RASNZ President’s Blog, 6 July 2015
Aoraki Mackenzie Starlight Festival
Twizel, South Canterbury, New Zealand
9 – 11 October 2015
Members of RASNZ will no doubt be interested in the Starlight Festival as an event with an astronomical theme that will take place in the South Canterbury town of Twizel in October. The Festival is being staged by the Aoraki Mackenzie International Dark Sky Reserve Board (AMIDSR Board), which is chaired by John Hearnshaw (I also happen to be your RASNZ President!).
The Second Aoraki Mackenzie Starlight Festival will take place 9-11 October 2015 in Twizel, and will celebrate the creation of the southern hemisphere’s first International Dark Sky Reserve, in the Mackenzie Basin and at Aoraki/Mt Cook National Park in the centre of New Zealand’s South Island.
The Festival will be a celebration of dark skies and astronomy, and include a mix of cultural, educational and scientific activities to engage the community at the level of families and young people. It will promote awareness of the stars and the dark sky above and a range of hands-on activities for everyone will be put on. The Festival will focus on education and learning about stars, space, light pollution and the environment.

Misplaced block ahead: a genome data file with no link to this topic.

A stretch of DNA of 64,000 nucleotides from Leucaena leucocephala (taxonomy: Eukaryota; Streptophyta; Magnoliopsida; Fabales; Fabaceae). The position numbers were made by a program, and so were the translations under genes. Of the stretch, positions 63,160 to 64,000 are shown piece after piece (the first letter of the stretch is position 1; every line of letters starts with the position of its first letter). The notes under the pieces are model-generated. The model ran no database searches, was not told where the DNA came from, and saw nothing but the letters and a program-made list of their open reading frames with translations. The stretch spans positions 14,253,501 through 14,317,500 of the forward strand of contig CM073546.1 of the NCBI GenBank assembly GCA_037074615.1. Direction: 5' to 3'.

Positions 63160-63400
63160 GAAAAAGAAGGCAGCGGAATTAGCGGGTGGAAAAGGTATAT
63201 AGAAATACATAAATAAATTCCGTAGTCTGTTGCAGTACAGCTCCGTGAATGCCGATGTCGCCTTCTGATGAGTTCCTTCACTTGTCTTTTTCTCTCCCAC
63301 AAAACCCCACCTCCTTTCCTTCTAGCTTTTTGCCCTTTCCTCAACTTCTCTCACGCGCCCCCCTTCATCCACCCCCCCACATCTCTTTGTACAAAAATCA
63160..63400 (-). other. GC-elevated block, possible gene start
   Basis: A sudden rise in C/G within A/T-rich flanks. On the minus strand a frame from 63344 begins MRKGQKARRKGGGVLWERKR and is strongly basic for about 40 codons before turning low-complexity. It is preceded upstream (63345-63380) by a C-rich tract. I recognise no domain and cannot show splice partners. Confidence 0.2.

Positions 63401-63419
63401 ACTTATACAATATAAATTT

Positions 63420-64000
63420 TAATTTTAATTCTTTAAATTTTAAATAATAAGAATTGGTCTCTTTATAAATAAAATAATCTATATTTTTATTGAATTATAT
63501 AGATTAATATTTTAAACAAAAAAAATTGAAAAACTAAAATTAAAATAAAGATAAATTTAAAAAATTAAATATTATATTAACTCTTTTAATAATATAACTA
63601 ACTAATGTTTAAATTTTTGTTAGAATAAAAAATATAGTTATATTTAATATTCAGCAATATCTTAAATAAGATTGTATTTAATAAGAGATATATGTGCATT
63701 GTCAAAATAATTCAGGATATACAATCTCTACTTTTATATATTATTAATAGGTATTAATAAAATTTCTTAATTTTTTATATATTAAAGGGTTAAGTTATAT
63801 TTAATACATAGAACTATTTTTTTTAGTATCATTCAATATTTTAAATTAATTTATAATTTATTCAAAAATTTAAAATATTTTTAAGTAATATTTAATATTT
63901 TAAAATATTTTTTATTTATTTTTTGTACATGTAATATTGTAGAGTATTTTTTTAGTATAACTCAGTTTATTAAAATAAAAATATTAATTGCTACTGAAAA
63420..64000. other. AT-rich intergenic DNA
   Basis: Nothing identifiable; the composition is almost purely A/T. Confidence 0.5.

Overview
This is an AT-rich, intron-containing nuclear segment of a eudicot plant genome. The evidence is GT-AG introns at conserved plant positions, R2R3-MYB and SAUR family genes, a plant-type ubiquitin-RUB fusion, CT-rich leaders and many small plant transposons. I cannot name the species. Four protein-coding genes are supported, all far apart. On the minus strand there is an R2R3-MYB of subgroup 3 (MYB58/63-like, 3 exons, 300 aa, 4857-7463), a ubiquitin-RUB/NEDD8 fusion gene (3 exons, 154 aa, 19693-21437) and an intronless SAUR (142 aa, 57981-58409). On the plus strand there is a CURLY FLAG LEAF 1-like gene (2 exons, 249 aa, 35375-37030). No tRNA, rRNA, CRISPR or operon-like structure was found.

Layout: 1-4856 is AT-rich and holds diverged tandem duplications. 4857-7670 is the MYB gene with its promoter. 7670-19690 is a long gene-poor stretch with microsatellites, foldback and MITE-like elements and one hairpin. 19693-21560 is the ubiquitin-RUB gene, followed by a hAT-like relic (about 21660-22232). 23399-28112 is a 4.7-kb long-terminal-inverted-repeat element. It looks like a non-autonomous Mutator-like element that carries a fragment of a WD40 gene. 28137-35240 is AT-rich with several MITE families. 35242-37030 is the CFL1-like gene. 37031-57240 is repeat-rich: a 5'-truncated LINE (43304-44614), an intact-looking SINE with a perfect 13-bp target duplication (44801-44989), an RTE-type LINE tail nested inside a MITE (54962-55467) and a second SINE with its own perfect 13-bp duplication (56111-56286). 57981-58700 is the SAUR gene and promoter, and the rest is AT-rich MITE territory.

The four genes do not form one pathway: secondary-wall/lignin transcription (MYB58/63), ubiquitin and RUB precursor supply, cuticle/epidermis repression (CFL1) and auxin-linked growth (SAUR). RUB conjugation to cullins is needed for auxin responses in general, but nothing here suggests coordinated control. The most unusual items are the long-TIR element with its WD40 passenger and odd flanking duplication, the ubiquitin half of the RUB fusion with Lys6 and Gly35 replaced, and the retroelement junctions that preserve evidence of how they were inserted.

The Second Starlight Festival will have two additional themes: The UN International Year of Light 2015 (IYL) and the cultural significance of the Mackenzie for Māori. The IYL2015 was declared by the UN with support from the European Physical Society and the International Astronomical Union and with UNESCO the nominated lead Agency. It will celebrate light, light-related technologies and cosmic light, which includes astronomy and star-gazing. Events to celebrate IYL2015 will be celebrated in many countries around the world, and a major international IYL exhibition called ‘Light: Beyond the Bulb’ will be on display.